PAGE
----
WASHINGTON — Competition to make new brand-name drugs in some of the newer drug categories is slowing, and that’s a problem, outgoing FDA Commissioner Scott Gottlieb, MD, said Friday.
“Part of [the] FDA’s mission is trying to enable product competition — not just with generic substitution, but also with novel drugs,” he said at a briefing sponsored by the Alliance for a Stronger FDA. “We’re going to be publishing data very soon showing that second-to-market innovation in novel drug categories is taking longer to come to market, and more of these novel drug categories are staying monopolies into perpetuity.”
“There’s reason why that’s happening,” Gottlieb, who is stepping down at the end of next week, told moderator and former FDA Commissioner Mark McClellan, MD, PhD. “When you’re trying to develop a therapy for an inherited disorder, once you’ve cured people with the disease, being second to market only to treat people who are newly diagnosed with the disease every year is splitting that market too small to justify the investment. So you quite literally see companies slowing down development programs if they think they’re going to be second to market, or pulling out entirely. My job was to create product competition … When you have product competition, you have price competition.”
Speaking of price competition, one area where it doesn’t happen is Medicare Part B, which covers drugs dispensed in the physician’s office. In Part B, “the government is largely a price taker and those drugs aren’t competitively bid; I think we need to think about that,” he said.
Gottlieb also discussed tactics used by brand-name drug companies to prevent generics from coming onto the market, including the use of Risk Evaluation and Management Strategies (REMS) as an excuse to deny generic drugmakers access to samples of brand-name drugs for clinical trials. “The underlying premise here is that branded companies make it hard for generic firms to access the physical doses that they need to do bioequivalence and bioavailability studies to file an application with the FDA,” he said. “I find this particularly pernicious and ruinsome to the whole system. We’re asking generic firms to do fairly straightforward studies to get on the market … and they can’t even get access to the doses they need to prove their drug is the same as the branded drug. That undermines the whole system.”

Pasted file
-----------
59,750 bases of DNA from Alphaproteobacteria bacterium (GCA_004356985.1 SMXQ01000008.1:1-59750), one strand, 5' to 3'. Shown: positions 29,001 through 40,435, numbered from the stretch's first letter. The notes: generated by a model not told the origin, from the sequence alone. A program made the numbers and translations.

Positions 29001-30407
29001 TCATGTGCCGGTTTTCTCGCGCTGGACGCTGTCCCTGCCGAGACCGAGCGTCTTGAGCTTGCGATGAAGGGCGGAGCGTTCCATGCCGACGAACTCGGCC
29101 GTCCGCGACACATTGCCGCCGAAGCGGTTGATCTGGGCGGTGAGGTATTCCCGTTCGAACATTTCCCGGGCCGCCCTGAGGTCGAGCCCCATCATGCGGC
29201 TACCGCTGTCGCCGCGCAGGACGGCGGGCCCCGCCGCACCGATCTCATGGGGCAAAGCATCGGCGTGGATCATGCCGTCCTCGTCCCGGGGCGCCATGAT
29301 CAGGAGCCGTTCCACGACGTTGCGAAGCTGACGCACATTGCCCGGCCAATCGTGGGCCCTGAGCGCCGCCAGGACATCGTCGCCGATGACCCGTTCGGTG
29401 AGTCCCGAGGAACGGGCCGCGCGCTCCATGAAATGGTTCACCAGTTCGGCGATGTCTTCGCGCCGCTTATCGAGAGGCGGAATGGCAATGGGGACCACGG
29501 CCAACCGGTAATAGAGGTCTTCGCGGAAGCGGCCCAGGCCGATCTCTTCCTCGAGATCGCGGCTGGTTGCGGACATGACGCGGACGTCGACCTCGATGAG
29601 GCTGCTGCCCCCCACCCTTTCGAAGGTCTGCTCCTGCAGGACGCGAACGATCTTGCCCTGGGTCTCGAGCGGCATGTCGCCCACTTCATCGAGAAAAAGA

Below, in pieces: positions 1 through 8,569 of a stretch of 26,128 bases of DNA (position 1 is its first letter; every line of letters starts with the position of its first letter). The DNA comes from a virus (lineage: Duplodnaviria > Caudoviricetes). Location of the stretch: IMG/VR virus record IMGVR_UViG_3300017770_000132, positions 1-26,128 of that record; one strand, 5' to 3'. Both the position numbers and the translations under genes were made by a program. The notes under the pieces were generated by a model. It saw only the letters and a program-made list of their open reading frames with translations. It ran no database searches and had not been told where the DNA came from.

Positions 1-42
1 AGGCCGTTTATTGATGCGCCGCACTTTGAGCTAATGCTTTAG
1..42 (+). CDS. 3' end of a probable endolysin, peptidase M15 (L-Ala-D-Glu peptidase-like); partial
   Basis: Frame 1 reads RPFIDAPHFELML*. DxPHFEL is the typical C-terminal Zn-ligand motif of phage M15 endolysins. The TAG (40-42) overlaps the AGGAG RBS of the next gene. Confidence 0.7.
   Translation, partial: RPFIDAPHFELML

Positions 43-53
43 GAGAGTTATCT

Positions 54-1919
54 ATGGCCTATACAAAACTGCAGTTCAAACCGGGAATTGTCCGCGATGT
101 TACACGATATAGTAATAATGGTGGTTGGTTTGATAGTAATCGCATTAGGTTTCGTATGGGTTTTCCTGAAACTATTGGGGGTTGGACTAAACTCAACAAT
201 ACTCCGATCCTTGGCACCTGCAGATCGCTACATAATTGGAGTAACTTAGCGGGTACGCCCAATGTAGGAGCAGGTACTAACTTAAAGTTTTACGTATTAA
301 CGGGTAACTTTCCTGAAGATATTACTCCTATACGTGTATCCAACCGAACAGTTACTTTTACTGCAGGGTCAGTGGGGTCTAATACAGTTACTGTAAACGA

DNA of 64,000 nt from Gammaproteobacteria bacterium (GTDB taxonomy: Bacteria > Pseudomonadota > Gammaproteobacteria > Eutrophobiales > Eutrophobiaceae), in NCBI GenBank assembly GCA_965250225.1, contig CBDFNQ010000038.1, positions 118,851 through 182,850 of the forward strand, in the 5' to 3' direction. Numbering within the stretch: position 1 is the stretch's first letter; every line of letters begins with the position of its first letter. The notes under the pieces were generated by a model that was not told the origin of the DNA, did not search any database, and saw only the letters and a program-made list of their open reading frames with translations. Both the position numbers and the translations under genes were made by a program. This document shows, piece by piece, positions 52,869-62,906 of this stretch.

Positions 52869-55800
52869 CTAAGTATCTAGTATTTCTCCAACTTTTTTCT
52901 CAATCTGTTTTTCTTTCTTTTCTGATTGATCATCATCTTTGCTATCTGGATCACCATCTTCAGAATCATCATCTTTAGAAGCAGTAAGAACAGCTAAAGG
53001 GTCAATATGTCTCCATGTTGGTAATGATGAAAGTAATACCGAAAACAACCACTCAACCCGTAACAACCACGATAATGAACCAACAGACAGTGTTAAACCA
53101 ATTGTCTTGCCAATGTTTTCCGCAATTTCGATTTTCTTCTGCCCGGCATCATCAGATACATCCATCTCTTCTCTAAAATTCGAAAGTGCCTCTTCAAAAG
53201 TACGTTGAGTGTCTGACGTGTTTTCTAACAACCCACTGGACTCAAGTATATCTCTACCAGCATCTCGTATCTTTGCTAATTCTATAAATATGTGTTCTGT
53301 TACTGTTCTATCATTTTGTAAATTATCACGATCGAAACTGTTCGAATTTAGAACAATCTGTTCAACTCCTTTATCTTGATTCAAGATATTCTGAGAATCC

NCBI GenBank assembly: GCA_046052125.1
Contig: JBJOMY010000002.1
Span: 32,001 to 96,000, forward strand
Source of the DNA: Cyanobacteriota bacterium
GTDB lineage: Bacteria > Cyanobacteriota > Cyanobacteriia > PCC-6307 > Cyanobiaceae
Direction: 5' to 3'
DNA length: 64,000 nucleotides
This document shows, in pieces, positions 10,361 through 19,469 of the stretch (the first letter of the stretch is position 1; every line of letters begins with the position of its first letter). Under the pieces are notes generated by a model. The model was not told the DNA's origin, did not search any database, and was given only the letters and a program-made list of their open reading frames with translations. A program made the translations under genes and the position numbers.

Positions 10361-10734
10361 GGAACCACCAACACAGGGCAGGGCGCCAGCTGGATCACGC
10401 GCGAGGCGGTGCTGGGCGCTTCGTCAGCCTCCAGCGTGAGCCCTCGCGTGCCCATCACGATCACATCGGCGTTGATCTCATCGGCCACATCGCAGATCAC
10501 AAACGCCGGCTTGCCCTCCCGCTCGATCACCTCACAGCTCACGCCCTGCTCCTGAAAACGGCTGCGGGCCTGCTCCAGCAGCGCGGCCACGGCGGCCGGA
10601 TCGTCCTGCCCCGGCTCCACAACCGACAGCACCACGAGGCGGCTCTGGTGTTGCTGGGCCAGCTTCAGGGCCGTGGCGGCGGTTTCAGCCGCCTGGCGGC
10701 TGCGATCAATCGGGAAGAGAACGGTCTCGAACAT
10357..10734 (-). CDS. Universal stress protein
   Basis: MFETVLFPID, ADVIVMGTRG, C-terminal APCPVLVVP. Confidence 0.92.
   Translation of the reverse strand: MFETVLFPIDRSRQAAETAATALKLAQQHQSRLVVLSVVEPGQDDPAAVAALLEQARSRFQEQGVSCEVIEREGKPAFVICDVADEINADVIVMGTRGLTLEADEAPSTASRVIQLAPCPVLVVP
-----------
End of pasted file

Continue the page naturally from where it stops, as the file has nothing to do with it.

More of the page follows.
However, “behaviors and abuses around REMS aren’t as prevalent any more,” Gottlieb said. A new tactic instead is for companies to “distribute the drug through a specialty pharmacy company and make it hard in the supply chain for the generic firm to actually purchase the drug.”
“That’s why we’ve looked at, on the biosimilar side, allowing the biosimilar [company] to go to Europe and buy the product there,” he continued. “We know it’s the same product produced in the same facility.” But this raises a legal issue: “We know it’s the same product produced in the same facility, but does that information constitute CCI [confidential commercial information] that we can’t use for purposes of our own regulatory considerations? That’s what we’re working with the lawyers on right now.”
Another strategy the FDA is considering is “to make it easier for companies to file a global application for generic drugs, to allow for more of these small-market generic drugs that might be sold in one European country by a specialty pharmacy company to be more readily accessed in the U.S. in situations where we don’t have a lot of generic competition,” Gottlieb said. “There are a lot of places in the market where we pay too much for drugs … but there are also places where we pay too little, particularly when you’re dealing with the generic sterile parenteral drugs. That’s typically been where the shortages are.”